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Heavy Work Activities for Older Kids and Teens

Thanks to all of the members who submitted great ideas for this list. They are much appreciated!

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  • Sensory activities that provide deep pressure to the whole body are calming to the nervous system. Try rolling a large ball over your child while applying as much pressure as they desire. Don’t have a large ball? Pillows or couch cushions work too.
  • Help your child to set up a cozy corner behind a couch, under a table, or in the corner of his or her room. It should include pillows or a beanbag, a favorite blanket, a couple of books ,or a quiet toy to fidget with. Encourage your child to go to the cozy corner when he or she needs to calm down. The cozy corner shouldn’t be a punishment, like time-out, rather it should be used before negative behavior occurs but when you can see it coming. This is an independent sensory activity that will help the child learn to self-calm.
  • Jumping is a sensory strategy that tends to rev us up. Encourage this type of activity when your child is doing more daydreaming than anything else during homework time or in the mornings if he or she struggles to get ready for school on time.
  • The Coffee Grinder is a fun, alerting sensory activity that doesn’t require any equipment. Have your child push up on one arm, if able, and walk their body around that arm. Once the child can do this easily, ask him or her to see how many times they can go around in 20 seconds. Switch arms and try again.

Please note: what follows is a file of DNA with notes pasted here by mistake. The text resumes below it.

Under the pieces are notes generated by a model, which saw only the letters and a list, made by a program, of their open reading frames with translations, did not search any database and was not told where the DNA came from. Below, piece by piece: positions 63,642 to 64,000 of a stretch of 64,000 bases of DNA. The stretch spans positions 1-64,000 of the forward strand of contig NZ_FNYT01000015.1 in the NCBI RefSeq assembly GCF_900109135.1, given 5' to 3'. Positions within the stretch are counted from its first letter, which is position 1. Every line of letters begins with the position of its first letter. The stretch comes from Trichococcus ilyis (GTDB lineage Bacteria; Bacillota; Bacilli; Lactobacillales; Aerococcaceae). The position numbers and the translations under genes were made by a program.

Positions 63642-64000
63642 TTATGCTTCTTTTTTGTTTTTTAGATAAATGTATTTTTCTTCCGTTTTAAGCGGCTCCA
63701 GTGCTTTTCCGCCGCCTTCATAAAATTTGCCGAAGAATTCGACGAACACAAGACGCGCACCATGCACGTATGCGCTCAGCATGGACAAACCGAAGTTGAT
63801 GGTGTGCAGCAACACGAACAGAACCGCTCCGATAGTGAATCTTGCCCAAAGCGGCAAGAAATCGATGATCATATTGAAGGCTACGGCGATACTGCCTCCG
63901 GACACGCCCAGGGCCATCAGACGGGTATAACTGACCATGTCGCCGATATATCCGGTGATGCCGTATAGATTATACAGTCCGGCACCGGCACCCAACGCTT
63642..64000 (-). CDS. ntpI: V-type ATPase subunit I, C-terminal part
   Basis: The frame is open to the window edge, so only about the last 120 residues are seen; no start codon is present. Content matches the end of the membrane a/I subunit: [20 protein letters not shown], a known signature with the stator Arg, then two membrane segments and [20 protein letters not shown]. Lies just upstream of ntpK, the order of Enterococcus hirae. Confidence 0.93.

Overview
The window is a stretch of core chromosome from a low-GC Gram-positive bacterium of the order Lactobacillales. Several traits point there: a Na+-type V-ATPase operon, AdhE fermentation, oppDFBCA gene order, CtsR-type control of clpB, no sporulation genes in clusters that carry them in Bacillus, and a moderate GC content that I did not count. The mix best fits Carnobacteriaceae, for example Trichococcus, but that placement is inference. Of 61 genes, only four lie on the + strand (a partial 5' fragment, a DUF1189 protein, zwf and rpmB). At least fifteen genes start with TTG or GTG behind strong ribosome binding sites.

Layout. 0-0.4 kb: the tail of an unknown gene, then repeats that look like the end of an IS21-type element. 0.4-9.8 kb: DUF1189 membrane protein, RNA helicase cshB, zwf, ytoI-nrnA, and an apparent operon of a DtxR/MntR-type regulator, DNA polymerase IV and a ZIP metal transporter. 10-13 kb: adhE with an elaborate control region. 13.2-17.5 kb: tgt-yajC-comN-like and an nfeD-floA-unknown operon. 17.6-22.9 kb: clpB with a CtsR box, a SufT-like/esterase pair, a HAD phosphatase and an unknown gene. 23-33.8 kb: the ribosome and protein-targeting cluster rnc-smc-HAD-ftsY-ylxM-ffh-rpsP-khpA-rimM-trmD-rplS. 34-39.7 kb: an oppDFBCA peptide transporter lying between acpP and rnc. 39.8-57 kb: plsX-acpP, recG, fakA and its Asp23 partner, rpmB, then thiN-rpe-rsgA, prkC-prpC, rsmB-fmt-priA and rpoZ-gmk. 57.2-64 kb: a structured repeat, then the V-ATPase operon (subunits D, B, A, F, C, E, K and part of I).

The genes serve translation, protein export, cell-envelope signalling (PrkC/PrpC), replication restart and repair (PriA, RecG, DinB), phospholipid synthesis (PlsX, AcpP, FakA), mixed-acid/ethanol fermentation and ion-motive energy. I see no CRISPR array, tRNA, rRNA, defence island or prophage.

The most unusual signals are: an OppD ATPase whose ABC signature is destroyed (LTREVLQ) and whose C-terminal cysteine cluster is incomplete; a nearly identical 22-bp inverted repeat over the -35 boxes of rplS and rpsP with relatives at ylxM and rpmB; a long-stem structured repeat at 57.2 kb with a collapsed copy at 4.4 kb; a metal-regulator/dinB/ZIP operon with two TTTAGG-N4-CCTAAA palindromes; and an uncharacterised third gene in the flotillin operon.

• Just Right sensory activities offer a lot of proprioceptive input, which is almost always helpful in getting us to the appropriate level of arousal. Crashing play can be accomplished in the home by allowing the child to jump from a small stool or child’s chair into couch cushions or a beanbag. This provides whole-body sensory input, which is organizing to the nervous system.
  • Cuddling is a sensory activity that has big emotional benefits as well! It is important to remember that not everyone enjoys cuddling the same way. Some kids like to be held firmly with deep pressure; others like a little space and might enjoy light back-scratching. Find what seems to be most beneficial for your child and offer this form of input when reading or talking at the end of the day.

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